Perhaps you heard our Fire Department responding to an alarm at our school last evening. It happened during the clean up of our Family Night Bingo - which apparently had nothing to do with the alarm.
Our alarm company had just completed two full days of cleaning and inspecting each and every smoke and heat detector in the school building (and there are many of them!) and we suspect something they disturbed or adjusted caused the false alarm. They are still in the process of updating the system and a few parts needed for the control panel are "on order." We hope there are no system malfunctions in the meantime. Still, only hours after the alarm company completed its work and packed its equipment, we had a false alarm - costly to the Borough and now to the parish.
Surely a peculiar aspect of the current alarm systems, from a consumer's point of view anyhow, is their sensitivity. In medicine, we would wonder if a biological testing system were worthwhile if it gave too many "false positives." The language is simpler in firefighting, "false alarms." Almost every older parish has a history which includes a fire in one or more of its buildings, especially its churches, so the benefits of monitoring seem unquestionable. But more than once we have been told that "dust" was the cause of a false alarm. "Don't know" is often a runner-up to "dust" as an explanation.
Alarm systems for the church and the school are now mandated by law and each system is often proprietary, which makes changing the monitoring company problematic, whether for economic reasons or poor customer service. Our rectory, for example, was mandated to have a fire alarm system when it was used for public purposes, e.g. meetings and parish office space. Within not too many years, the system became irreparable despite multiple visits of repair and maintenance persons from the alarm company, partly because the company "discontinued" our control panels. We finally just disconnected the system since the rectory is no longer used for public purposes and installed a few battery operated smoke detectors and CO detectors. It took sleuthing from our business administrator to discover years later, that we were still being billed monthly for a system that was no longer connected to the monitoring station!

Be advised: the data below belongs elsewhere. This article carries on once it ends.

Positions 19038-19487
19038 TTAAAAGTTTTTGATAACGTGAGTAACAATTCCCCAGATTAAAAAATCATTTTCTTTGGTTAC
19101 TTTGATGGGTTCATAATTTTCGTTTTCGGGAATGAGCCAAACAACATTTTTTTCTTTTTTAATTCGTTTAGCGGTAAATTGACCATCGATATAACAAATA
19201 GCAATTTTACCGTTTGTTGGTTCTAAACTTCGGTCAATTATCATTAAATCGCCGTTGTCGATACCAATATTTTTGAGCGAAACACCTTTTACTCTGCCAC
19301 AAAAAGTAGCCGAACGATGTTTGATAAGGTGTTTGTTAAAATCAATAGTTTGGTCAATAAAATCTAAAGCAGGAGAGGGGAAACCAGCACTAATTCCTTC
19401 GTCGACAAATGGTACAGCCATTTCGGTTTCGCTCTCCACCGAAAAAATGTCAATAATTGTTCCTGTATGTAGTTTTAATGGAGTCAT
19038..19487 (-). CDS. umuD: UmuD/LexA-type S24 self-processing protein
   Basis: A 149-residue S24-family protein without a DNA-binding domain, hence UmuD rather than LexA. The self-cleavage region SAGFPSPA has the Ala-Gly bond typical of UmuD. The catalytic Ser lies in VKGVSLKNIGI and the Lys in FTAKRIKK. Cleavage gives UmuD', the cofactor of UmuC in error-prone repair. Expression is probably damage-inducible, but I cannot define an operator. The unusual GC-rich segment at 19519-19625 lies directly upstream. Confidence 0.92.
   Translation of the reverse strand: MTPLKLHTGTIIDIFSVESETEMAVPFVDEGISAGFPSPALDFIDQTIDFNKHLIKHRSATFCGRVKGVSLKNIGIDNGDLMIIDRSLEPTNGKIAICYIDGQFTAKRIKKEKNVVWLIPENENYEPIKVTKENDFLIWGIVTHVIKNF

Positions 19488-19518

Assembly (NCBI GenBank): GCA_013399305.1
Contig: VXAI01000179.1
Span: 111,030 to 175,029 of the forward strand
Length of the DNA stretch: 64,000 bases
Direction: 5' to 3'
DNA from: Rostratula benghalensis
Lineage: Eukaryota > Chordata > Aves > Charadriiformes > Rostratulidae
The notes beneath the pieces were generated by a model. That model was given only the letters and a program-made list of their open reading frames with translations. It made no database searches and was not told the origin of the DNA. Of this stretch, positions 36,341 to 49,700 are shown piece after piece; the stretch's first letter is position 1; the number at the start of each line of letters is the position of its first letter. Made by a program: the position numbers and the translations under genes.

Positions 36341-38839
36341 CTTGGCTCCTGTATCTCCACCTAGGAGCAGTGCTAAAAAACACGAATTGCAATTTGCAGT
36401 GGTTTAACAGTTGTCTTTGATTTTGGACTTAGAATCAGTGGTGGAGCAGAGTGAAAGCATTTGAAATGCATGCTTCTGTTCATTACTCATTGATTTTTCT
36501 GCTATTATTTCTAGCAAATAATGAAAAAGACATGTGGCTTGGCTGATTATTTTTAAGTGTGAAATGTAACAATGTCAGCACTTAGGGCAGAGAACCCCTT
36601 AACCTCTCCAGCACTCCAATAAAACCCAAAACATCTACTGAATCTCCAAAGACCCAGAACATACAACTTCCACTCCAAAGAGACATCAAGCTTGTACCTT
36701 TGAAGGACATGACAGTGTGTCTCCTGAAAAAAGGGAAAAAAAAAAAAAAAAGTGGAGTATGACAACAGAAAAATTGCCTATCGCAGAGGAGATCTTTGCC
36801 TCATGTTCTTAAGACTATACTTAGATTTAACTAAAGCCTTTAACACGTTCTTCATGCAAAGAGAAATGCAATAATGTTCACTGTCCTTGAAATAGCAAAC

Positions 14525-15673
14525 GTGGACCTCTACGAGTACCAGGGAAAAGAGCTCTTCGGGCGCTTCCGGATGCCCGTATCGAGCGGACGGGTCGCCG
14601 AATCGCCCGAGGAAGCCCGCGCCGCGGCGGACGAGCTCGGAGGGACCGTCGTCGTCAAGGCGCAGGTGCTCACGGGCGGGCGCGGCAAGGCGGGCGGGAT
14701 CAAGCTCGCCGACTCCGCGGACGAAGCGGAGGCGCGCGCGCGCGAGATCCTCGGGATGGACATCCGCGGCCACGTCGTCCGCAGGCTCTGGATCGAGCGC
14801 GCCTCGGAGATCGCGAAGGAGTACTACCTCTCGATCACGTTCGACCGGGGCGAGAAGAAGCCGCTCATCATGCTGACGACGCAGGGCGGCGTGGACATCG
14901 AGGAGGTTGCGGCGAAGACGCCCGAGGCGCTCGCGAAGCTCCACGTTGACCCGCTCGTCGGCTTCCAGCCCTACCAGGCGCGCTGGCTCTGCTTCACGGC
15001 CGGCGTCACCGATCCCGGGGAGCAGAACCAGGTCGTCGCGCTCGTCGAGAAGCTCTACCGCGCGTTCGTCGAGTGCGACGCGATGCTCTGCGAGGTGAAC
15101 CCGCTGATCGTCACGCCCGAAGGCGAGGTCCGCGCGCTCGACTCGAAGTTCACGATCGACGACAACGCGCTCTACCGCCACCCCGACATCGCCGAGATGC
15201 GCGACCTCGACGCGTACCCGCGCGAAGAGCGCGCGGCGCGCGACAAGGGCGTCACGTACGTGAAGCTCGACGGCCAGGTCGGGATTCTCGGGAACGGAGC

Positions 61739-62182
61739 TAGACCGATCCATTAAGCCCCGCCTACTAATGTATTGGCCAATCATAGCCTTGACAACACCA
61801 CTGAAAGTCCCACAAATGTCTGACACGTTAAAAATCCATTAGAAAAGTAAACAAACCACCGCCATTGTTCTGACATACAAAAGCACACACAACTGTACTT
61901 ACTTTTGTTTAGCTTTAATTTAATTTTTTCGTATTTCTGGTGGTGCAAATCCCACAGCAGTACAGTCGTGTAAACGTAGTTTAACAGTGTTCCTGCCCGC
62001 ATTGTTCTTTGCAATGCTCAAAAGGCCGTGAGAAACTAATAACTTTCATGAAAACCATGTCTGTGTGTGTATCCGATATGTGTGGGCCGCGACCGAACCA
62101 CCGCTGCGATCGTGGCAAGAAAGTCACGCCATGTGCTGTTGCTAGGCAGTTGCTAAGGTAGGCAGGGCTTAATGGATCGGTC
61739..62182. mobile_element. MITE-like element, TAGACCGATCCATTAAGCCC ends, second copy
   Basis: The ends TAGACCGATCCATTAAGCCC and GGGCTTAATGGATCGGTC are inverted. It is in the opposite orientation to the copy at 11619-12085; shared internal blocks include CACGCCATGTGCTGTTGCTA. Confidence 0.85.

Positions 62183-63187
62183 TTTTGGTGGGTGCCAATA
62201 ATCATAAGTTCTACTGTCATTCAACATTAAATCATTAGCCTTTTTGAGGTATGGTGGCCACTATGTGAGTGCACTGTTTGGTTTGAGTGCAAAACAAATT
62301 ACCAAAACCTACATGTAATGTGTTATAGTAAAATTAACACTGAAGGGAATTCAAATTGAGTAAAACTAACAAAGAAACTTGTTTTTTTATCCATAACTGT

The dilemma with these systems is that once a sensor triggers, it is very difficult to verify whether or not it is a false positive before cancelling the automatic call by the alarm company to the local fire department. Our apologies to the Borough. The parish expends a great deal of time and no small cost to maintain and monitor our alarms - you'd think they would be dependable. We are trying our best, given the current technology and our resources to make it so.